Andrew Strauss’ children’s school uses QuickSchools. It was the only solution Landman found that was a pure subscription fee based model built with Open Source code. He signed up for a free trial on their web site, and then had more in-depth conversations with the principals and developers at QuickSchools. Four or five months passed between that first exposure and the next hands-on session. “One of the most amazing upgrades that impressed me was the translation of the screens to Vietnamese. The overall user interface and the flexibility of the system had just the right amount of functionality, with the ability to add more, which is fantastic.”
While school systems across nations are similar, States or Districts may have varied and more complex requirements. “Vietnam is like no other school system I’ve ever experienced. It’s not British-based, it’s not US-based, it’s really its own base and it’s honestly not the most fluid or easy education system that I’ve seen.” The grading scheme doesn’t make any sense to me. It’s so complicated —but the QuickSchools system is so flexible, that it was quickly customized or, more accurately, easily adapted. That’s unlike most of the competition.”
To compare competitive offerings, Landman recommends to the user consider the culture of and the mission of the company. “Even though the solutions have similar technology, or the screens are not as pretty or easy to use, it ultimately comes down to people that you’re working with. Can you work with the people? Are they responsive? Are they on the same page as you? Are you aligned in your vision and goals to make a difference and are you doing it together?” He explains further, “When what’s done isn’t working or you have questions, the company better be there. And honestly, QuickSchools has lives that.”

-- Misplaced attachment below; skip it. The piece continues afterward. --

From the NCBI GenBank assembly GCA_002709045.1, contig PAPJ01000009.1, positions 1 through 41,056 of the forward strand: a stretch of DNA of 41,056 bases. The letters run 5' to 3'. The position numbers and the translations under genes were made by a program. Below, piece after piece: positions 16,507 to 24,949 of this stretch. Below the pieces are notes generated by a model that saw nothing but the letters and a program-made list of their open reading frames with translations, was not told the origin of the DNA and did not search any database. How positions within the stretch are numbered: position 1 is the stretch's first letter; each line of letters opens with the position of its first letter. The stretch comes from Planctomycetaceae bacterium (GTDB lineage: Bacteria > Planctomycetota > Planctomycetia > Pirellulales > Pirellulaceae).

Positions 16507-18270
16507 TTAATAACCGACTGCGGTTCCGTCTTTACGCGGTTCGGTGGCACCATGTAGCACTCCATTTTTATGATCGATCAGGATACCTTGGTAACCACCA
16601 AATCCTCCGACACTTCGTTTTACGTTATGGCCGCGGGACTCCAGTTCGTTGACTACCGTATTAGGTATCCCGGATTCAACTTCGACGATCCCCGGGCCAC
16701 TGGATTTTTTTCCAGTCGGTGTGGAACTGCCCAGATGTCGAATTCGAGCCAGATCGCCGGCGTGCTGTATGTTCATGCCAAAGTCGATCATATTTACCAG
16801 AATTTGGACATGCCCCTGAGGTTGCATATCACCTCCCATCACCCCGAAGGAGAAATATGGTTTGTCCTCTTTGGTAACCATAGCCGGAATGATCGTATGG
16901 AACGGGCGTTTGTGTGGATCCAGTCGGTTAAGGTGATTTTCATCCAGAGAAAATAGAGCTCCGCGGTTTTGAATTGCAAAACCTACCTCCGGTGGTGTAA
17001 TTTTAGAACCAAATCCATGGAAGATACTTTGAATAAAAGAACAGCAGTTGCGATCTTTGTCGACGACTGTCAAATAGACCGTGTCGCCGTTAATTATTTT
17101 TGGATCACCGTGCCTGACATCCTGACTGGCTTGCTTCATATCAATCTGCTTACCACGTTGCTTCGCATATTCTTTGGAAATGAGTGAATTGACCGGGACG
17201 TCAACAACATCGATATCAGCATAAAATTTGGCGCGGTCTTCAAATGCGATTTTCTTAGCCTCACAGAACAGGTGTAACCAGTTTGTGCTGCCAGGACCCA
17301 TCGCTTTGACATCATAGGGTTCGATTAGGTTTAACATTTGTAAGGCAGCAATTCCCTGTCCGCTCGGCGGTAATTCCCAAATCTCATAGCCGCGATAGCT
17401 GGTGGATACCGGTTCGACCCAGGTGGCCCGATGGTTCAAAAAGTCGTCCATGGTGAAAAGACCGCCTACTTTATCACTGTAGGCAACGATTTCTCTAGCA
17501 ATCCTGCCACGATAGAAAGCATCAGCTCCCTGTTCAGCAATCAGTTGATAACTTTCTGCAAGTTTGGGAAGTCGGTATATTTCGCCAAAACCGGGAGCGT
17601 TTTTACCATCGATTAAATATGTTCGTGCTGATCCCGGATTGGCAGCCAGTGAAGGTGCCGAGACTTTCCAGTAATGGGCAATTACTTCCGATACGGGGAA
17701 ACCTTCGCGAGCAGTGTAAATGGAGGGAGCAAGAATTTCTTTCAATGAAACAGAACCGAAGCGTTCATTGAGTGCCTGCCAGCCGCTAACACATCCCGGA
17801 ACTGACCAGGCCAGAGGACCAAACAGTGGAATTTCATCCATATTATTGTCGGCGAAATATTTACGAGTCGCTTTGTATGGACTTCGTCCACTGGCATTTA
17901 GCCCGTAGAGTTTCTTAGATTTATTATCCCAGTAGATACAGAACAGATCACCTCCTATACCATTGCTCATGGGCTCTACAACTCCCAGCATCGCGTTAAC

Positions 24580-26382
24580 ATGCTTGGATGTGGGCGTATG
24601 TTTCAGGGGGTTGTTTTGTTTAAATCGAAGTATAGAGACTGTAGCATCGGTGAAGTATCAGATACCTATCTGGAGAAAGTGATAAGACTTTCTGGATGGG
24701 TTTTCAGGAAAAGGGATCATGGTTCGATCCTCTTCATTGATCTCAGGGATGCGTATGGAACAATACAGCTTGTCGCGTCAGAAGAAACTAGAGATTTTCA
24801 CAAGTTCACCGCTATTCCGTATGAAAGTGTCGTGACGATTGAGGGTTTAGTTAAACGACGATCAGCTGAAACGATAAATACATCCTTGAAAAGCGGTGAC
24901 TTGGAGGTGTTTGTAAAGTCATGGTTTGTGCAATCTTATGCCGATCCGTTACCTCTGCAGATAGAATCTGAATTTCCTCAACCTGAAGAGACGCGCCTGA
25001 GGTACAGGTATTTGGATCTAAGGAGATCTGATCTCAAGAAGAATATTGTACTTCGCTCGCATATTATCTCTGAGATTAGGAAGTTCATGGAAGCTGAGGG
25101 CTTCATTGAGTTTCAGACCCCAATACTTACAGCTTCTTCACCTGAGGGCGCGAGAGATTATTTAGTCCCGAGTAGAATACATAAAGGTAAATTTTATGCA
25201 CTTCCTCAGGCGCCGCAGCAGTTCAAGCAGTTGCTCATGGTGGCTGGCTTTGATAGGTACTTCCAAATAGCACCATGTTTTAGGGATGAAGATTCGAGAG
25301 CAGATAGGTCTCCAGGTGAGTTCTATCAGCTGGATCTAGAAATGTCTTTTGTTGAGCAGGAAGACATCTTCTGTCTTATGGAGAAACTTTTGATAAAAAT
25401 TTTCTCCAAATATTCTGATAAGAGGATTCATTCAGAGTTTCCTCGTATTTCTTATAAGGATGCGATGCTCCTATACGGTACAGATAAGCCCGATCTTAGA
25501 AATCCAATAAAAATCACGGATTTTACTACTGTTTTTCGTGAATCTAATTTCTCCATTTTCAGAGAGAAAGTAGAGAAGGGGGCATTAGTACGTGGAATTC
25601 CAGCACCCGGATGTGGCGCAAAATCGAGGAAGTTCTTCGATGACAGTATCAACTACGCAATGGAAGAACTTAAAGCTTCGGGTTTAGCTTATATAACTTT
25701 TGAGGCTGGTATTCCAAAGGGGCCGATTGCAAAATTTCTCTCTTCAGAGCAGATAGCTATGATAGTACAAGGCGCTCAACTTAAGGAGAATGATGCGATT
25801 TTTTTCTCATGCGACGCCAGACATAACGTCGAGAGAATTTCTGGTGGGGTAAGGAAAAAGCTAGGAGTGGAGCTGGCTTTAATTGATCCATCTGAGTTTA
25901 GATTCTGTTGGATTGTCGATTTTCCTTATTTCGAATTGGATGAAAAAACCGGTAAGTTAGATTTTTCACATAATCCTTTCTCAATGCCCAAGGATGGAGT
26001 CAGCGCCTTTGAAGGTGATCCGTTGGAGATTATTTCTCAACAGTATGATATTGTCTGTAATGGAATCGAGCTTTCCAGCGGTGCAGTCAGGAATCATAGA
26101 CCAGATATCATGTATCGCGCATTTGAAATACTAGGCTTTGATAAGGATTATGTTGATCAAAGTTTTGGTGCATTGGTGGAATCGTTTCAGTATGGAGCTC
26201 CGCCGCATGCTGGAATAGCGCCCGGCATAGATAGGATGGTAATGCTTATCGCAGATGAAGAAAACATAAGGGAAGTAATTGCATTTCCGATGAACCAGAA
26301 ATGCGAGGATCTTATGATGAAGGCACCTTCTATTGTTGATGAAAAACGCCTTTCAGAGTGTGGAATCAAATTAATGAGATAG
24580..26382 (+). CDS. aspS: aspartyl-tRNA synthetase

Landman’s experience with the other SIS providers was that they were not responsive or as eager to modify their offering. Other firms were either too busy or too small or too something to respond in a timely manner.
What Landman found with QuickSchools, first and most importantly, great people in the founders and the staff. “They come from the region where I’m working,” said Landman. “And the professionalism and the responsiveness was incredible.” A stand out feature for Landman was the constant contact—the guiding touch—that the user experiences with the online chat. “The responsiveness is unprecedented. Honestly, it’s one of the best support and communicative companies I’ve ever worked with.”
Landman believes emphatically that QuickSchools understands the user. The solution architecture is role-based—each user sees what they need to see, no more. More features can be added if the user role expands.
“The user interface is very clean,” describes Landman. “My head is not spinning and nor my eyes flickering when I look at the screen getting overwhelmed with the steps to execute an action. It really follows the workflow of the user.”
When the customer is from an environment where technology is less progressive, like most of Vietnam, role-based functionality is even more important. The feedback that Landman and his associates at Carego have gotten from administrators and teachers in Vietnam is, “This is really easy to see and use.”
“QuickSchools is very aligned—they know education, they know technology and what better recipe to make your students and your parents happy?” He concludes, “I think it’s the best system out there.”